RIVER FALLS — As increasing budget deficits threaten the future of River Falls’ EMS department, there is yet to be any action taken on the issue.

At a well-attended inaugural EMS advisory board workshop Oct. 7, River Falls EMS Director Jason Stroud presented the board and city staff with past, current and future financial projections and offered his recommendations to consider.

PREVIOUSLY: Future of River Falls EMS to be discussed Monday

“As I’ve shared with the advisory board on numerous occasions, we’re in some trying financial times, if you will … part of being here tonight is preparing for the future,” Stroud said.

Stroud advised the short-term resolutions are not a sustainable solution for the long-term future and “hanging on to the status quo is not an option.”

River Falls has a few options which will continue to be discussed in the following weeks by city staff and the EMS advisory board, city administrator Scot Simpson said: To do nothing for the department, to “place a band-aid” on the EMS department’s current budget or to move forward with requests for proposals from alternative service delivery providers such as Allina Health.

The situation bears no reflection of the department’s quality of service, Stroud said, and there isn’t “anybody (who) questions the proud history” of River Falls EMS.

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River Falls ambulance services began in the early 1970s after the city’s only private ambulance service went out of business, according to the River Falls EMS website. The city’s EMS currently serves an area of 32,000 people, including the per capita program with Clifton, Kinnickinnic, Oak Grove, Pleasant Valley, Prescott, town of River Falls and Troy municipalities.

The current concerning financial status of the department has sat on the backburner in discussions for the past two years, according to Simpson.

Recommendations from Simpson and Stroud urge action to be taken before 2021.

"The city has an obligation to fulfill our EMS service delivery commitments to our neighboring municipalities through 2020. Given the current, and projected, financial constraints facing the EMS system it is best to plan for a transition to occur at the conclusion of 2020, if we are indeed to transition to a non-governmental service provider. This timeline also allows our municipal partners to plan for their service needs beyond 2020." Stroud said in a written statement.

River Falls EMS is facing a decrease in revenue and projected increase in expenses. Expenses are projected to round out at $1.96 million in 2020 with fee-for-service revenue coming in at around $1.28 million, creating an operational deficit of $680,000.

The per capita program would bring in $309,098 in funds, which leaves a resulting deficit of around $370,902.

The city’s next biennial budget cycle begins Jan. 1, 2021. Funds would need to be directed to EMS if the city continues to subsidize EMS operations.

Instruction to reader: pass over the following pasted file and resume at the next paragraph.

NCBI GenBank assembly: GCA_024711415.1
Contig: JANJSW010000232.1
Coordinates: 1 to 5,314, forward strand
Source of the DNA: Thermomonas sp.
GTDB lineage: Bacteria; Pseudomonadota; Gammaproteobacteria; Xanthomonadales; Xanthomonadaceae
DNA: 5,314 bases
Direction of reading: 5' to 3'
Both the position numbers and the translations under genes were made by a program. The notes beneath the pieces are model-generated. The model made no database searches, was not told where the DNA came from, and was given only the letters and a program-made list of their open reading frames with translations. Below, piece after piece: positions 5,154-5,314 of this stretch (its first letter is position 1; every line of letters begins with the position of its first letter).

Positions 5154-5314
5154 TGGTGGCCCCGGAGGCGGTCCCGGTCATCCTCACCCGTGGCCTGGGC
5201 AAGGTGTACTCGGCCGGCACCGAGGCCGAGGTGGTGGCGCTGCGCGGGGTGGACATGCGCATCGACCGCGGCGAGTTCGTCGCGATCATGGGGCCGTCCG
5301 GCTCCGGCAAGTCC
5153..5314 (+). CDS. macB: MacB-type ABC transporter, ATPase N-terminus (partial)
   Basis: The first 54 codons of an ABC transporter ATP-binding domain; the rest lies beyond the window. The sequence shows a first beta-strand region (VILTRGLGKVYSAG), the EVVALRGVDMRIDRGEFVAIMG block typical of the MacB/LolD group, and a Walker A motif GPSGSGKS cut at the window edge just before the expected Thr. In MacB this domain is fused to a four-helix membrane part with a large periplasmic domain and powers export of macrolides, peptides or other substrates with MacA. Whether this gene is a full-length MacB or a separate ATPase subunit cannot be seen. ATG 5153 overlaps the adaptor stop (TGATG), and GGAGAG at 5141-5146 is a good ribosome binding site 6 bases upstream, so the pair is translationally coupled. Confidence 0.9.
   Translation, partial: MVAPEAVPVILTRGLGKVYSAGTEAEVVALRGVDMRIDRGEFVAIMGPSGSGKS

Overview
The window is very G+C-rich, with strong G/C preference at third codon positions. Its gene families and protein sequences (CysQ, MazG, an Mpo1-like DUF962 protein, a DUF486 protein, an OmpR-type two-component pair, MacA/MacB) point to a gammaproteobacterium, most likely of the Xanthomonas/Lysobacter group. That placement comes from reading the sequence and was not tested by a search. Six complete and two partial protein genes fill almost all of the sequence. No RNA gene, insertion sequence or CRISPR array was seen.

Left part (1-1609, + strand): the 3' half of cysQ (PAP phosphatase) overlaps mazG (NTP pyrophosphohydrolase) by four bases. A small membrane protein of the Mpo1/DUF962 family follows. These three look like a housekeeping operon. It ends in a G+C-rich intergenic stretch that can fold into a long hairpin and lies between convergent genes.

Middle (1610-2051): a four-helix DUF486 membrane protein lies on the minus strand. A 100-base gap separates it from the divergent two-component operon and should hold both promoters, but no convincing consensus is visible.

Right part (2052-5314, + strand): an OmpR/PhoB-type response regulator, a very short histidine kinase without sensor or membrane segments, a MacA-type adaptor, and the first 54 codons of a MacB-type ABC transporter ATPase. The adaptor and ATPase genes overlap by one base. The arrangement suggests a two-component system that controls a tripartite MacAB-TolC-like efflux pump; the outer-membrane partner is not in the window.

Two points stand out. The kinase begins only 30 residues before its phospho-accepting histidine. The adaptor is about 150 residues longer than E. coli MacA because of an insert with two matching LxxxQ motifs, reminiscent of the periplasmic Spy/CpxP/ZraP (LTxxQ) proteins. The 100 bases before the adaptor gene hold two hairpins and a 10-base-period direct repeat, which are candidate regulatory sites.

Some influential factors include the addition of staff positions to ensure a baseline level of staffing, current per capita rates not covering the deficit, a growing increase in Medicare and Medicaid patients and decreasing call volume since 2015, Stroud said.

Stroud presented that currently, the department relies heavily on part-time staff to fill 50% of schedule needs which leads to extra overtime or schedule vacancies and budget limitations do not provide capacity for new programs or comprehensive EMS programmatic needs.

While Hudson EMS has undergone similar challenges, Simpson said he strongly advises against drawing parallels and predicting how Hudson EMS' solutions work out in the near future considering their geography and service area density is different from River Falls.

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River Falls EMS advisory board members voiced a variety of their concerns, including the viability of Prescott’s future service and the possibility of Allina Health making major contract changes if they were to partner.

Member of the advisory board Jean Wespetal, turned to the audience members, some of which were a part of the EMS department, and asked their opinion of Allina as a potential employer.

The majority of those present were in favor of Allina and said they heard they treat their employees well, while one audience member spoke against the proposal to work for a bigger system.

Carole Mottaz, chair of the advisory board, said she was especially concerned the timeline was too short to take action considering other municipalities would be affected and preferred to take on a $30 per capita rate to pull in more revenue.

Current per capita rates sit at either $11 or $28.50 for different municipalities.

Mottaz also said she would argue the advisory board has limited powers in the wake of this issue.

“In terms of this whole process, the way I’m looking at this, this is a courtesy to us tonight, to bring this to us … it is not within our purview. So when it comes back it will be a courtesy again … we are very, very limited,” Mottaz said.

Considerations from the EMS advisory board will be discussed along with other information in a city council workshop Oct. 22.